diminishing returns

(redirected from Increasing opportunity cost)
Also found in: Medical, Financial.

di·min·ish·ing returns

(dĭ-mĭn′ĭ-shĭng)
pl.n.
A yield rate that after a certain point fails to increase proportionately to additional outlays of capital or investments of time and labor.

diminishing returns

pl n
1. (Economics) progressively smaller rises in output resulting from the increased application of a variable input, such as labour, to a fixed quantity, as of capital or land
2. (Economics) the increase in the average cost of production that may arise beyond a certain point as a result of increasing the overall scale of production

dimin′ishing returns′


n.
any rate of profit, production, benefits, etc., that beyond a certain point fails to increase proportionately with added investment, effort, or skill.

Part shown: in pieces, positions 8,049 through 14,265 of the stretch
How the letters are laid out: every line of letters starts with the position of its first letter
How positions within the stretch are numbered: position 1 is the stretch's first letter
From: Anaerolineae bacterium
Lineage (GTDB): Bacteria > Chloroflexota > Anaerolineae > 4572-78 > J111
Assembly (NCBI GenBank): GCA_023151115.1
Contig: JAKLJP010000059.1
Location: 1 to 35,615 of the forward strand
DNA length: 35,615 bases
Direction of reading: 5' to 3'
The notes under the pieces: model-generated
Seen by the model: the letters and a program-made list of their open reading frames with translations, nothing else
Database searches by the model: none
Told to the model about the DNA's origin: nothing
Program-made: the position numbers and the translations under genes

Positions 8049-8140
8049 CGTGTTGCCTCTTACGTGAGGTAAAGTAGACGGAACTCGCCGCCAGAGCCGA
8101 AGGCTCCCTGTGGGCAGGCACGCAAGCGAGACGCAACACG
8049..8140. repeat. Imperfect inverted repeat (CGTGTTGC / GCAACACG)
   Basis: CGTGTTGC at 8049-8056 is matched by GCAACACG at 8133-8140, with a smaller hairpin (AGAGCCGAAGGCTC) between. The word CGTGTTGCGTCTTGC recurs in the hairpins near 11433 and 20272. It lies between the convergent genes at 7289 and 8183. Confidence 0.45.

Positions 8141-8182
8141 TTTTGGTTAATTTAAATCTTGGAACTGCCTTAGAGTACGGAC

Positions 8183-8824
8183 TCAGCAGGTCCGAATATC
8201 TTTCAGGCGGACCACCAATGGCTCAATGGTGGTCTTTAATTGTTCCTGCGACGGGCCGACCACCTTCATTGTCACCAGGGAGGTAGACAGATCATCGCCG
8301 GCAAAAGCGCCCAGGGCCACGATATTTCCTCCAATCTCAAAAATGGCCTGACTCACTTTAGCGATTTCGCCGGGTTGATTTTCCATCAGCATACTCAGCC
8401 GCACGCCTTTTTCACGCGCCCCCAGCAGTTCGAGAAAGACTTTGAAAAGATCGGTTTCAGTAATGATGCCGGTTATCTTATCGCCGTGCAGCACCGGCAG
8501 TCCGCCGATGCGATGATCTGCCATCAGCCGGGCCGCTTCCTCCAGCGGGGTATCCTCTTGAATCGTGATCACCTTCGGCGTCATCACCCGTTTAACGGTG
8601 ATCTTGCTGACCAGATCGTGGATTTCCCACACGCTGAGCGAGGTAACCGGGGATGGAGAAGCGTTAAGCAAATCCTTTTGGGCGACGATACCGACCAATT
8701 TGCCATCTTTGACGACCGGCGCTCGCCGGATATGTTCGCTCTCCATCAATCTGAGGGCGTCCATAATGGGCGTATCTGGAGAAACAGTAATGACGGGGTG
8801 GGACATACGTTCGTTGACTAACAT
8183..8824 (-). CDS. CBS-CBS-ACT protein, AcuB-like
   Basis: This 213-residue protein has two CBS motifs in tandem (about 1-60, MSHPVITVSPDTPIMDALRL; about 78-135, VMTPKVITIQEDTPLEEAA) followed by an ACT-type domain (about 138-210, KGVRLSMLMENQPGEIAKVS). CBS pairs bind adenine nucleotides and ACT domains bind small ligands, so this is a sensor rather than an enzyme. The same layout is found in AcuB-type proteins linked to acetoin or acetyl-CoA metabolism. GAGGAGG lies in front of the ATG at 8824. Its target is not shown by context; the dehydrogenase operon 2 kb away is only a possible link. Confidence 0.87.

[1805–15]
References in periodicals archive ?
For example, they link low fertility to increasing opportunity costs of childbearing for women (6,7) and women's financial independence (8), inequality in the household gender roles and decision-making (9), and the spread of individualism and emerging alternative forms of family formation (10,11).
According to population economic theories, low fertility is largely a function of economic insecurity, increasing opportunity costs of childbearing for women (6,7), and increasing women's financial independence (8) through improved education and greater work participation.
On the supply side, increasing opportunity costs in major producing countries will influence a decline in NR supply.